Several weeks ago I bought one of those new cars that have a ‘blind spot’ feature. Whenever there’s another vehicle in my blind spot, a little light turns on. And if I am about to change lanes and there’s a car in my blind spot, a little beep alerts me that I might be in danger of acting without proper caution.
Unfortunately, there is no parallel light that assists us in knowing when our personal behaviour is counterproductive without us even knowing about it. Having blind spots is human, but inevitably we are bound to create significant damage to ourselves and others.
So, if you want to step up and be the kind of person you really strive to be, you’ll need to clean up some of the mess in your blind spot. If you don’t, you might find yourself in all kinds of trouble. Seeking feedback from others is one of the best methods for obtaining quality data that will help you change. It may not be exactly what you want to hear, but like any other yucky medicine, it’s gonna do you a lot of good.
Here’s a list of tips I comprised for my upcoming book Trust Your Canary! Every Leader’s Guide to Taming Workplace Incivility – use them to help you collect quality feedback:
Selecting the right people
- Choose a cross-sectional representation of people to provide the feedback: colleagues, managers, people who report to you.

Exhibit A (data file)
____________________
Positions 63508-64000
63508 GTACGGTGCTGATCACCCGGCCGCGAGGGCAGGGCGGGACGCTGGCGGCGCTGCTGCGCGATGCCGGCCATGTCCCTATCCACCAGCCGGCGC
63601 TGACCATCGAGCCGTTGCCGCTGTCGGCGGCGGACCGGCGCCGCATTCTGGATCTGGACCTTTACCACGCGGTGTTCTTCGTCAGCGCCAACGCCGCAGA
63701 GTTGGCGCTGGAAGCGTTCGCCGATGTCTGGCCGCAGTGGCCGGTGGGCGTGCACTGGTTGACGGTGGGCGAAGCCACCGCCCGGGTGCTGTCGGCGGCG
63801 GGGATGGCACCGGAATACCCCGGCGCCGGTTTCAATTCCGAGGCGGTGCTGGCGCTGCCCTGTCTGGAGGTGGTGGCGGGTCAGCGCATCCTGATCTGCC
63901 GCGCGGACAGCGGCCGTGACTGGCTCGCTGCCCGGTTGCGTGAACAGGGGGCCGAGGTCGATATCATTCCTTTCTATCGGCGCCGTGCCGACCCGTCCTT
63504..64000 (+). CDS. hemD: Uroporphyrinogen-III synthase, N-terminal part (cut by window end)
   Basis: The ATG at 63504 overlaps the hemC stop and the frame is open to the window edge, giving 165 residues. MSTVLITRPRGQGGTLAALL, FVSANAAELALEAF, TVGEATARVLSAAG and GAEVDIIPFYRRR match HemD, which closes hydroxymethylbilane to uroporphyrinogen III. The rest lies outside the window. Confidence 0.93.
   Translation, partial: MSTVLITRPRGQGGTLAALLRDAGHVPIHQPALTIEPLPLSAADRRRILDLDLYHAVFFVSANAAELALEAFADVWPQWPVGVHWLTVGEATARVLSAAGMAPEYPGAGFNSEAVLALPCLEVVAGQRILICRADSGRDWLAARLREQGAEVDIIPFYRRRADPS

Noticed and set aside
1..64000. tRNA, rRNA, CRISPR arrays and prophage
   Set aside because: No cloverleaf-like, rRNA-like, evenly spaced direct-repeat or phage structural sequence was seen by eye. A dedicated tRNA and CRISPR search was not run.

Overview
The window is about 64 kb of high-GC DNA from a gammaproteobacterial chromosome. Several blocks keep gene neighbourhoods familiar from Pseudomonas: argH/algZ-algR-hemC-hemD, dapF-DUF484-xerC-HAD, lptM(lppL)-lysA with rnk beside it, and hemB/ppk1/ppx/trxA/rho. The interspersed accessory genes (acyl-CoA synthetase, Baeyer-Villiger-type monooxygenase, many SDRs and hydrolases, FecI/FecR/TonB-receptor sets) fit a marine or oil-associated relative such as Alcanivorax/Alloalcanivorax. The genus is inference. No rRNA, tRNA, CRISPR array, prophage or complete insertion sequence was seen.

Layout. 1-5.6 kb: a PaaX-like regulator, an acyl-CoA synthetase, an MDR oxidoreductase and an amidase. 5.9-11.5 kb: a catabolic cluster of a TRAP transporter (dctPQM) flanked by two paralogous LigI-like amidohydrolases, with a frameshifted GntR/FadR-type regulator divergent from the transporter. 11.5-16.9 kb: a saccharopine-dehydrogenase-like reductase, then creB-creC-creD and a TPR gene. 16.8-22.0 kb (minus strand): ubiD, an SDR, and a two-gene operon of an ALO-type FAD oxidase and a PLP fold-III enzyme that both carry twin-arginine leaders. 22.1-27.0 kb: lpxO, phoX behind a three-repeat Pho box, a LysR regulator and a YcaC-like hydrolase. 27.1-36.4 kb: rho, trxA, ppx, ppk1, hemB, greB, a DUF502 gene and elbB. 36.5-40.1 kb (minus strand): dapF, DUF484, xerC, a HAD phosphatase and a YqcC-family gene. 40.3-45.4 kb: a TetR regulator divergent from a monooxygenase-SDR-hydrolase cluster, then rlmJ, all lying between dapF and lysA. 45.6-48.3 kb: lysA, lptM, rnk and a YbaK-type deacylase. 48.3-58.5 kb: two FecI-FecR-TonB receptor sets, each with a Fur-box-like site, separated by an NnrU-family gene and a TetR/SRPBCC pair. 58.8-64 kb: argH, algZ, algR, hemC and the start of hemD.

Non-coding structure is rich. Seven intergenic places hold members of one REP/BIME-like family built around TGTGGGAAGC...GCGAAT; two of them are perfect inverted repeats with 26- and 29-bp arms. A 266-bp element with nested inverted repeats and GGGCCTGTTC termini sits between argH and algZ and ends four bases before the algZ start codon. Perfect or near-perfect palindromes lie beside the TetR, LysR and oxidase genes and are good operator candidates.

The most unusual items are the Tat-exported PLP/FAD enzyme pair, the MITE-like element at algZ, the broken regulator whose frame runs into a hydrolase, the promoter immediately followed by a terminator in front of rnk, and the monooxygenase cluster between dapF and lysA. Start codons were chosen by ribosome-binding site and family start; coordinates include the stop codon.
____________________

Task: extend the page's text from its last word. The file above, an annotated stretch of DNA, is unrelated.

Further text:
- Select people who are good observers of behaviour – they will give you detailed data.
- Don’t go only to those who like and appreciate you. Those who are not necessarily your fans might be great sources of rich information.
- Decide whether to let the person know in advance that you will be seeking feedback or whether it is better to do it on a more spontaneous basis.
- Let them know why you are asking for feedback – the larger context.
- Clarify that you are open to hearing anything they have to say without becoming defensive.
- Ask for the feedback to be as specific as possible.
- Request their observations on your behaviour as well as on the impact it has (or might have) on others.
When receiving the feedback
- Monitor your reactions – do not get defensive (easier said than done, I know).
- Maintain a relaxed body posture.
- Ask clarifying questions to receive specific data (for example, “what specifically do you see or hear that leads you to say that I come across as dismissive?”).
- Encourage additional feedback by using phrases such as ‘what else have you seen?”, or “what do you think others might be seeing that I do not see?”.
- Thank them for their input and candour and invite them to let you know of anything else they may think of after the conversation.
After the fact
- Thank the person again in person, via email, phone or a written note, letting them know what specifically was helpful and what action you might take based on their feedback.
- Now, make the necessary changes!
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